A quick trawl of the internet, and it’s easy to see that the magnitude of environmental fines imposed on the construction industry to date bear little resemblance to the company’s ability to pay, the amount of damage caused, or the degree of neglect that led to the incident.
As a result some within the industry have yet to completely accept the cultural change needed to make the UK construction industry fully environmentally conscious. Don’t get me wrong, we have come a long way, but there is still further to go until the old “least cost” attitude is replace by one focused on doing the right thing to protect the environment.
A culture change that would stop large construction companies deciding to incur fines in the region of £30k for repeatedly contaminating surface watercourses with silt, rather than incurring the full cost of treatment to an appropriate standard before discharge.
However, all this about to change, not as a result of a fundamental mindset change within the construction industry, but as result of new guidelines published by the Sentencing Council on the imposition of fines for breaching environmental legislation. Importantly the environmental legislation has not changed and the underlying philosophy of “the polluter pays” still stands. However what is different is that the new guidance now endeavours to provide a framework for establishing the magnitude of the fine, and this takes into account not only the severity of the incident and the culpability of management, but also the size of the organisation. The underlying principle is one of imposing “equal financial pain”, with larger companies incurring proportionately higher fines than smaller ones.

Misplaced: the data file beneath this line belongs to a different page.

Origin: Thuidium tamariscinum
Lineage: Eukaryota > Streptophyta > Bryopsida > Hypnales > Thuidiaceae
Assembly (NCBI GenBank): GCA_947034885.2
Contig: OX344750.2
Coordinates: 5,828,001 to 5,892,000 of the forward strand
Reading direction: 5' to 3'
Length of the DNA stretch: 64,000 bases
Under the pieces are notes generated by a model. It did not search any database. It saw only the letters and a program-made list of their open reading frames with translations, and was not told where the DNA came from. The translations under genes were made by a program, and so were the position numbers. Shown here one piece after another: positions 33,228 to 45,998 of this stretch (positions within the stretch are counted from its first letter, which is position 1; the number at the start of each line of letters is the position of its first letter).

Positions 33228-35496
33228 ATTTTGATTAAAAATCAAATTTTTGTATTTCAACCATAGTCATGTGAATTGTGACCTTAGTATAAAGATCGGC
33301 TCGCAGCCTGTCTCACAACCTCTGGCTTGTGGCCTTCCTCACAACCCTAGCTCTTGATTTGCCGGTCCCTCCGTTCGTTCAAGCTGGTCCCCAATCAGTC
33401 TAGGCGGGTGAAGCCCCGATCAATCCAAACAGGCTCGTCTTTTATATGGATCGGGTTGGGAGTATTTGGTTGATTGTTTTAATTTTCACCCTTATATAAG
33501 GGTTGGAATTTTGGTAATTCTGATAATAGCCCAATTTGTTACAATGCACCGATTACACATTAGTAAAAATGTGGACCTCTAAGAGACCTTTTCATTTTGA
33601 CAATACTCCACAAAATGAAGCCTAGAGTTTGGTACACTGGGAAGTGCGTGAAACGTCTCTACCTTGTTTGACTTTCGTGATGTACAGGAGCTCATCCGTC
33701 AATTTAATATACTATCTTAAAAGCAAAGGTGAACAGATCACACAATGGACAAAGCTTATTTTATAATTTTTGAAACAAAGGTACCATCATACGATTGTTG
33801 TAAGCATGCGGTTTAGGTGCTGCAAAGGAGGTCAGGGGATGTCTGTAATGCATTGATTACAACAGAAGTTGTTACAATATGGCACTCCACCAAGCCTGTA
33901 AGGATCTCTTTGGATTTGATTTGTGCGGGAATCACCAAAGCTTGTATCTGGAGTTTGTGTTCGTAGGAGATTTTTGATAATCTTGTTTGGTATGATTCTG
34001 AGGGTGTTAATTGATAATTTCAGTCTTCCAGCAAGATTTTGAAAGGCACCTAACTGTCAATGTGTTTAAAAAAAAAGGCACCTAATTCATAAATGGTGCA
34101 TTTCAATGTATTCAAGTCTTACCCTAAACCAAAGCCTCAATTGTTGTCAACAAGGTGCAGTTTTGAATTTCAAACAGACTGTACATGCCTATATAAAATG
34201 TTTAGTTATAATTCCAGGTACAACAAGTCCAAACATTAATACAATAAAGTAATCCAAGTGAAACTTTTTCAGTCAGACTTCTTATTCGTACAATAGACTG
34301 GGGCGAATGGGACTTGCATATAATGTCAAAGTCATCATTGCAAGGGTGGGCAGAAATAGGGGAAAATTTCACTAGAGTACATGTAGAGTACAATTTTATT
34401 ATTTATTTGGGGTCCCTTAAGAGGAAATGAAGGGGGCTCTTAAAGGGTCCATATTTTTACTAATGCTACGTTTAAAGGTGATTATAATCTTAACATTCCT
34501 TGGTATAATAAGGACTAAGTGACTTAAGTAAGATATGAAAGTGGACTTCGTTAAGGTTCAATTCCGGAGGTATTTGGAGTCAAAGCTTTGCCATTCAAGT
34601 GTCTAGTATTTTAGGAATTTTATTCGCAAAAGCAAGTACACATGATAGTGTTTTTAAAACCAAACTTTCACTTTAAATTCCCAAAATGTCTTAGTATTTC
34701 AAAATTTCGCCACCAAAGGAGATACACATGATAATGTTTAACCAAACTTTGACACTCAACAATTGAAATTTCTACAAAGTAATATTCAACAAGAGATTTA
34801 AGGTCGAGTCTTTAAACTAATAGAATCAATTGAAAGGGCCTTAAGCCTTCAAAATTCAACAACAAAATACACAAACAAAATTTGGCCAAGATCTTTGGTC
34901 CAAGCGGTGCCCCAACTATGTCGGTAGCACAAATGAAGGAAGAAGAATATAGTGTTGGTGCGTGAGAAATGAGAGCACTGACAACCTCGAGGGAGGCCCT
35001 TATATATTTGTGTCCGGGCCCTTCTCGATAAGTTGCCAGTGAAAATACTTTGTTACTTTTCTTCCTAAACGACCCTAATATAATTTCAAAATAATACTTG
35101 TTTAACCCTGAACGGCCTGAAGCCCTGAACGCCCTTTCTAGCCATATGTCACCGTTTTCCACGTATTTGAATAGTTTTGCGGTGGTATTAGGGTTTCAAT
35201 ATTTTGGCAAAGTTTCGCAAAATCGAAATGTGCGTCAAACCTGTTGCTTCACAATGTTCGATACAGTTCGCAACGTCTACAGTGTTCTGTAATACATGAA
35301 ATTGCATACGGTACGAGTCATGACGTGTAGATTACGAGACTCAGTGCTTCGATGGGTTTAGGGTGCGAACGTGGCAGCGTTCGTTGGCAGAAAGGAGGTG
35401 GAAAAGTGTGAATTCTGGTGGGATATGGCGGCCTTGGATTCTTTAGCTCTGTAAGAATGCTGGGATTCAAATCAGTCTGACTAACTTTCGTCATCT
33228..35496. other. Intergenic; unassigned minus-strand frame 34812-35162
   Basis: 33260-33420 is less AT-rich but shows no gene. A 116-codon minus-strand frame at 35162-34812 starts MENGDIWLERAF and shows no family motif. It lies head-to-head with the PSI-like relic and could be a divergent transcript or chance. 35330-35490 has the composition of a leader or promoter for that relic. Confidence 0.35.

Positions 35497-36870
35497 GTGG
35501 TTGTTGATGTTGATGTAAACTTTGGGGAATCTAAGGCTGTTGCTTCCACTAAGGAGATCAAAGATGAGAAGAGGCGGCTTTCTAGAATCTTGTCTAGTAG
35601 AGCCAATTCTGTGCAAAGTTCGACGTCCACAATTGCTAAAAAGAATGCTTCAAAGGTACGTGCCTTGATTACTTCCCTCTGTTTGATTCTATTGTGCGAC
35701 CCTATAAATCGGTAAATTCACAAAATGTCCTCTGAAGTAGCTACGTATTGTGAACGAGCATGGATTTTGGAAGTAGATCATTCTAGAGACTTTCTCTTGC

From July onwards, fines for breaching environmental legislation will be based on a matrix type approach taking into account:
- the severity of the incident - ranging from a category 1 (severe) down to category 4 (near miss)
- the culpability of management - ranging from “low to no culpability” (for example where the incident was the result of accident or action of a rogue employee) through to “deliberate” where there was an intentional or flagrant breach of the law by those in a position of responsibility
- the size of the organisation – ranging from micro (less than £2M turnover) to large (greater than £50M turnover).
Under the new guidelines, a large construction company whose management allows the repeated discharge silt to a surface watercourse are now likely to be fined at least £450k instead of the £30k historically imposed.
Although the industry has come a long way in improving health and safety for construction workers, it still has further to go in improving health and safety for the environment before the widely quoted objective of causing zero harm can be achieved. A journey that will, from the beginning of July onwards, be driven as much by financial risk as by the industry’s desire to extend health and safety beyond the workforce into the surrounding environment.
- Richard Coulton is chief executive officer at Siltbuster